North Red River, Winnipeg, Ontario, Canada. Watercolor painted by Peter Rindisbacher in 1821. View the original source document: WHI 3884

The Fur Trade Economy Flourishes

From 1650 to 1850, Wisconsin's economy revolved around fur in the way that today's economy revolves around oil. Because fur is waterproof, beaver skins could be pressed into felt for hats that kept people both warm and dry. From Moscow to Rome, the demand for beaver hats remained immense for more than 200 years. Anyone who could supply beaver pelts to cities in Europe could grow rich.

Merchants shipped anything that Indians would buy and then demanded beaver skins in return. Trade goods included metal knives, awls and kettles, steel flints for starting fires, guns and ammunition, alcohol (which, though officially prohibited, was steadily supplied through the black market), woolen blankets, and porcelain beads for jewelry.

Goods were shipped to regional warehouses in Michilimackinac (present-day Mackinac, Michigan, at the head of Lake Michigan), and then redistributed to smaller outposts such as Green Bay, Prairie du Chien and La Pointe.

EnlargeColor map of North American territories owned by the English and by the French.

Map of English and French Territories in North America, 1755

Created by Reinier and Joshua Ottens. View the original source document: WHI 42889

In autumn, traders would advance guns, ammunition and other supplies to Indian hunters, who would return in the spring to settle their accounts with beaver — a system that kept most Indians permanently in debt to French traders.

The traders would pack large canoes with thousands of pounds of pelts for the annual trip to Montreal. Beavers caught near present-day Milwaukee or Minocqua soon graced the heads of customers in Paris or London.

By the 1720s a chain of French trading posts arced across the interior from Montreal through the Great Lakes and down the Mississippi River past St. Louis to New Orleans. Troops stationed at these posts made sure that trade goods came in and beaver pelts went out with as little trouble as possible.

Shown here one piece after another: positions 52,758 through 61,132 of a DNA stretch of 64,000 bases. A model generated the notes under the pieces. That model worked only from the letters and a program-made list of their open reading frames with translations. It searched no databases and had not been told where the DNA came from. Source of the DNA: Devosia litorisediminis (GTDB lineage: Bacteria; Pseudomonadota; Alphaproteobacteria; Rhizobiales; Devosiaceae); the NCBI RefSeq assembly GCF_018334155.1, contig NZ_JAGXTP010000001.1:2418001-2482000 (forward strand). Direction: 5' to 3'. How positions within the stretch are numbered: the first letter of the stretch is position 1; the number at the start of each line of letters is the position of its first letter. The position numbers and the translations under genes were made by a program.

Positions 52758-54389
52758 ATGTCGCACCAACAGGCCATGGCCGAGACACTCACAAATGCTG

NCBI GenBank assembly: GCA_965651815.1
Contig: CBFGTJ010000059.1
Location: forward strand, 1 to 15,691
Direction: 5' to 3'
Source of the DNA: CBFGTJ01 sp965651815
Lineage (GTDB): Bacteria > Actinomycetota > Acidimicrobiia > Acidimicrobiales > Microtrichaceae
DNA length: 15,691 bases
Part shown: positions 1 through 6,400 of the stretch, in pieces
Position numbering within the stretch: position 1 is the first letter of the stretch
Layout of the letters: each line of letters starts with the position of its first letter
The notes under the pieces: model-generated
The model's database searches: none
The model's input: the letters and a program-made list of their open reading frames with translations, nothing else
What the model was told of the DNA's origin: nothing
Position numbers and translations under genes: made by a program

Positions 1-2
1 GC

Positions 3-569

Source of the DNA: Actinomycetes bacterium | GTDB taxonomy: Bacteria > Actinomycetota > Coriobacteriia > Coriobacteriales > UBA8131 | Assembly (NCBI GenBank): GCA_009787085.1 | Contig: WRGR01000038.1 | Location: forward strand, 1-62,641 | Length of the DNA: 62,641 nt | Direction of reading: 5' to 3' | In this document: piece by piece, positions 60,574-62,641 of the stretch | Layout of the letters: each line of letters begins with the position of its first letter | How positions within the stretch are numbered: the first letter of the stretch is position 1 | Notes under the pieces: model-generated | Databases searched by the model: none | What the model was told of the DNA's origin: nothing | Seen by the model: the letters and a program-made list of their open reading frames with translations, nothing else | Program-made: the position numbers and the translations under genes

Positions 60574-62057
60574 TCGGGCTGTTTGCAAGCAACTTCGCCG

Wisconsin sat directly in the center of this arc, and was a major conduit for the wealth of the Mississippi Valley to flow toward Quebec. The river route from Prairie du Chien went up the Wisconsin River to Portage, and then down the Fox River to Green Bay via present-day Oshkosh, Neenah and Appleton. It was the interstate highway of the 17th and 18th centuries.

EnlargePortrait of Charles Langlade from seal.

Charles de Langlade

Antigo, Wisconsin. Detail from Langlade County Historical Society Seal, designed by noted sculptor Sidney Bedore. Created June 1, 1933. View the original source document: WHI 3774

English and French Battle for Control of the Fur Trade

The interior fur trade was so profitable that the English tried to lure Indian suppliers away from the French. Between 1755 and 1763 the two sides fought battles from Pennsylvania to Quebec, deciding the fate of the continent.

In 1755 Wisconsin's first permanent white settler, Charles de Langlade (1729-1801), led Great Lakes warriors against the British (including a young officer named George Washington) on the site of present-day Pittsburgh. In the end, the French lost when Montreal fell to the British in 1760. Peace was declared in 1763, and English was spoken in "Ouisconsin" for the first time.

Under British domination (1760-1815), the Wisconsin fur trade was a major source of revenue. In 1767 a third of all Mackinac furs came through Green Bay. The trade thrived for two more generations as new outlets sprang up around Wisconsin. The first white settlement at Milwaukee, for example, was a tiny fur trade post started in 1795 by Jacques Vieau (1757-1852).

EnlargeStudio portrait of a Winnebago woman posed in front of a painted backdrop.

Betsy Thunder, 1913

Black River Falls, Wisconsin. Ho-Chunk (Winnebago) Medicine Woman. View the original source document: WHI 4492

Colonialism Transforms Indian Culture

By then a century of colonialism had transformed Indian life. Several Wisconsin tribes — such as the once-powerful Ho-Chunk and Meskwaki (Fox) — had been reduced to tiny fractions of their pre-contact populations. In nearly all Indian communities, material goods, gender roles, religious practice, daily tasks and social structure had all changed. Stable agricultural communities that had for hundreds of years engaged only in seasonal hunting broke apart, as full-time hunters wandered far and wide pursuing beaver. Indian women, the elderly, and children clustered around trading posts, where they caught European diseases and were often exploited. A "metis" class of mixed-race offspring blurred the lines between French and Indian families.

Over-Hunting Ends the Fur Trade Era

But by 1830 over-hunting had nearly exterminated fur-bearing mammals in Wisconsin. The trade shifted farther west and north. By 1850 traders shipped most furs by sea either from Hudson Bay to London or from Oregon to New York. Wisconsin's fur trade era was over.

Learn More